On Management

Have Monks Along with Warriors For Great Customer Service

[First published on StartupCentral]

Running a business is a battle, as much as it is poetry. It takes a lifetime of determination, weeks of grit and yet promises those moments of sheer joy and a sense of fulfillment. The challenges in a business are many and effective customer service is one of them. It cannot just be you fighting all the battles and writing all the poems. There is a need for you to build a community of like-minded people within your organization, focused on the common goal of startup nirvana — great success in what you’re doing.

Having warriors and monks

Customer service is a team game. From the front ranks to the folks who handle the back-end, the team should be equally motivated and aware of what goes into your product or service in order to delight your customer. If they are upset, can a smile on the phone help? If their requirement is urgent, can going out of the way help? If they are very happy, can sending over a few muffins help? And the best ways to be diplomatic while saying ‘no’? You understand how the entire team should be on one page while communicating with your customer.

Warriors win you battles

We do need team members with hearts of lion and claws of steel. We need them to be brave, confident go-getters who won’t take an easy ‘no’ for an answer. These warriors are motivated as much by the potential of their personal success as their growth with your company. When a customer complains, warriors are at the forefront mollifying the troubled soul, taking prompt action against those at fault and suggesting changes to the system that brought about the complaint. Warriors are charming, decisive and aggressive. You can trust them to handle those tough situations.

Monks win you hearts

Soft spoken, conscious and empathetic-monks delve into the human essence of every customer interaction. There are times when the customer is unreasonable and a warrior might be tempted to take an extreme step. Or perhaps a team member has committed sacrilege in customer service and a warrior might be tempted to be upfront, not caring that the customer is around.

Monks come in with cool heads and grasp the situation from a holistic perspective. They are polite, humble and diplomatic. Their few, well chosen words almost always yields desirable results. Monks make poetry of situations, they blog about the experiences, they photograph smiles and are gifted with content marketing skills.

Warriors might break open the gates and solve most of your problems. Monks, however, come in when the problems are sensitive, complicated, escalated and ‘convert’ for the greater good.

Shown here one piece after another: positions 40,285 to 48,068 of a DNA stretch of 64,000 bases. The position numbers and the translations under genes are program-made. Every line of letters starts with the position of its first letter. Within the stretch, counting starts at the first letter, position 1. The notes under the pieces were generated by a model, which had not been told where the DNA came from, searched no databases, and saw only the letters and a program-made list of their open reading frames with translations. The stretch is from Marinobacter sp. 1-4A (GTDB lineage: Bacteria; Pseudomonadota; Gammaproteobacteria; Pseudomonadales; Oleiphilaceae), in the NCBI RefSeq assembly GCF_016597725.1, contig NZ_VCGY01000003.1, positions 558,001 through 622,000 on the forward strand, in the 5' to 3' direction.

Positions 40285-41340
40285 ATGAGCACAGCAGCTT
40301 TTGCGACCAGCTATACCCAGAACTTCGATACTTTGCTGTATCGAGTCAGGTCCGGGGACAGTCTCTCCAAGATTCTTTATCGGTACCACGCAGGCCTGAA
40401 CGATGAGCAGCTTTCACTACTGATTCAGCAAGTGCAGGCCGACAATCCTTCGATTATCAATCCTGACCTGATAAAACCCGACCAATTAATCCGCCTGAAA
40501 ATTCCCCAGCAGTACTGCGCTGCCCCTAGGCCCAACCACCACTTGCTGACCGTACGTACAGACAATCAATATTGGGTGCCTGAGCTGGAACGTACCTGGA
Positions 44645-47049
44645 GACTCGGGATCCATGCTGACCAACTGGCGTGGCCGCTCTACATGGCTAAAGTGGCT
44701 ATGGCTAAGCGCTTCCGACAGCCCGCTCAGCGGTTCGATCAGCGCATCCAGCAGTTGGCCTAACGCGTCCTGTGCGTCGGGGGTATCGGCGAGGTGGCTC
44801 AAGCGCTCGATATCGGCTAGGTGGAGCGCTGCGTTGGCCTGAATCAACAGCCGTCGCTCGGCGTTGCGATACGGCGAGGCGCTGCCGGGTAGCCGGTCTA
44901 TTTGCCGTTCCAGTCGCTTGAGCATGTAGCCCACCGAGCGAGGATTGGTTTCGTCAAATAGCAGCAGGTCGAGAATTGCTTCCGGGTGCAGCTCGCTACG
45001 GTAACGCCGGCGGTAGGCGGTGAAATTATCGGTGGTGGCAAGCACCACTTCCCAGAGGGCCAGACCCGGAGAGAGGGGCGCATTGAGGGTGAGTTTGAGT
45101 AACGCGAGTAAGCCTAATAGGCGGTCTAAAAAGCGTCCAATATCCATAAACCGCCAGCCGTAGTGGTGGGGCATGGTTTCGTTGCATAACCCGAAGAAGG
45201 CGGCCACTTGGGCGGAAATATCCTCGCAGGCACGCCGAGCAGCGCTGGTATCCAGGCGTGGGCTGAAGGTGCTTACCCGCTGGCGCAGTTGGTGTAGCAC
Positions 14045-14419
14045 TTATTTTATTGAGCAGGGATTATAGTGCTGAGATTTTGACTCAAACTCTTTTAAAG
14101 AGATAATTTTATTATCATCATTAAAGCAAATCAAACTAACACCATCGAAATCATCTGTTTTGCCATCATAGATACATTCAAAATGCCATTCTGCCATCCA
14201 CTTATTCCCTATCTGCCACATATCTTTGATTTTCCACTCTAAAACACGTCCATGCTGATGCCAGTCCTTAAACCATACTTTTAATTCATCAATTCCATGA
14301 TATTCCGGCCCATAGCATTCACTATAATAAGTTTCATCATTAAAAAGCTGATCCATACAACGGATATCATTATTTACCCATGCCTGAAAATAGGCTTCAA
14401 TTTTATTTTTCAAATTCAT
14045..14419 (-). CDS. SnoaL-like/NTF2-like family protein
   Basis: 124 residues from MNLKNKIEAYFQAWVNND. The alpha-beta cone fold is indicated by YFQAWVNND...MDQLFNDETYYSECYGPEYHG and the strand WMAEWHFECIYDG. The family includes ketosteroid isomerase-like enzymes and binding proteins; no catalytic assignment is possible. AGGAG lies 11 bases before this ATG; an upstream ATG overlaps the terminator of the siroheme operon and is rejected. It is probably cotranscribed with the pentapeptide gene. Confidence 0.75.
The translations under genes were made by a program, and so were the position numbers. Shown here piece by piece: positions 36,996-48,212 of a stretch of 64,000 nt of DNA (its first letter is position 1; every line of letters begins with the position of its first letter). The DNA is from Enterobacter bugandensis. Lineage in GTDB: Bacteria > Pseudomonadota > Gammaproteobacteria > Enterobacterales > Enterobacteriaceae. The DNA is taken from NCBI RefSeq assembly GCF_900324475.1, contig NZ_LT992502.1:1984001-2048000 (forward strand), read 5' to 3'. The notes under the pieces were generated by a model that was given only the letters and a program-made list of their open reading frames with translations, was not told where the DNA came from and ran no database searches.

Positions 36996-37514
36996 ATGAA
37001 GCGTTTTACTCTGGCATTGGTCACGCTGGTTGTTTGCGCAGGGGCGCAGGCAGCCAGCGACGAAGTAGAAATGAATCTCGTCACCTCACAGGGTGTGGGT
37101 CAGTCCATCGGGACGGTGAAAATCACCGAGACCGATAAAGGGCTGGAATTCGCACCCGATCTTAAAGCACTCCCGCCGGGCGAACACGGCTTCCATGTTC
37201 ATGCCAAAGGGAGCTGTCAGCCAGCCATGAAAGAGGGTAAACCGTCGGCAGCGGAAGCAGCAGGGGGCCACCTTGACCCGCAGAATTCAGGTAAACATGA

Two sides of the same coin

Ideally, it is best for your warriors and monks to be the same people. If they can consciously decide when to sheath the blade and handle the present, you have winners on board. Customer service is all about interacting with people who have the same emotions, the same opinions and the same reactions as you. However, the trick is to keep that in mind when you run the other side of the counter.

The combination of a bloodthirsty army and enlightened monks will take you a long way in building a winning customer service culture. Identifying the problem at hand and dealing with it using a relevant solution makes sense.

Train your tribe

Your team needs to be convinced about some traits that are often forgotten when in the field. From basic courtesy, punctuality and sincerity, to taking responsibility when the situation threatens to get out of hand. Identify dominant traits in your team members and groom them right. Send them out in the open, test them and discuss what was to be learn’t over coffee.

Be good to them, they look up to you. Share what made you startup, share what keeps you going. When you share your motivations behind providing delightful service, it inspires them. They relate to the stories you tell them and the stories get shared.

Have monks in your ranks along with warriors.
That will ensure great customer service.
As the wise Yoda once said, “Wars not make one great.”

Leave a Reply

Your email address will not be published. Required fields are marked *

This site uses Akismet to reduce spam. Learn how your comment data is processed.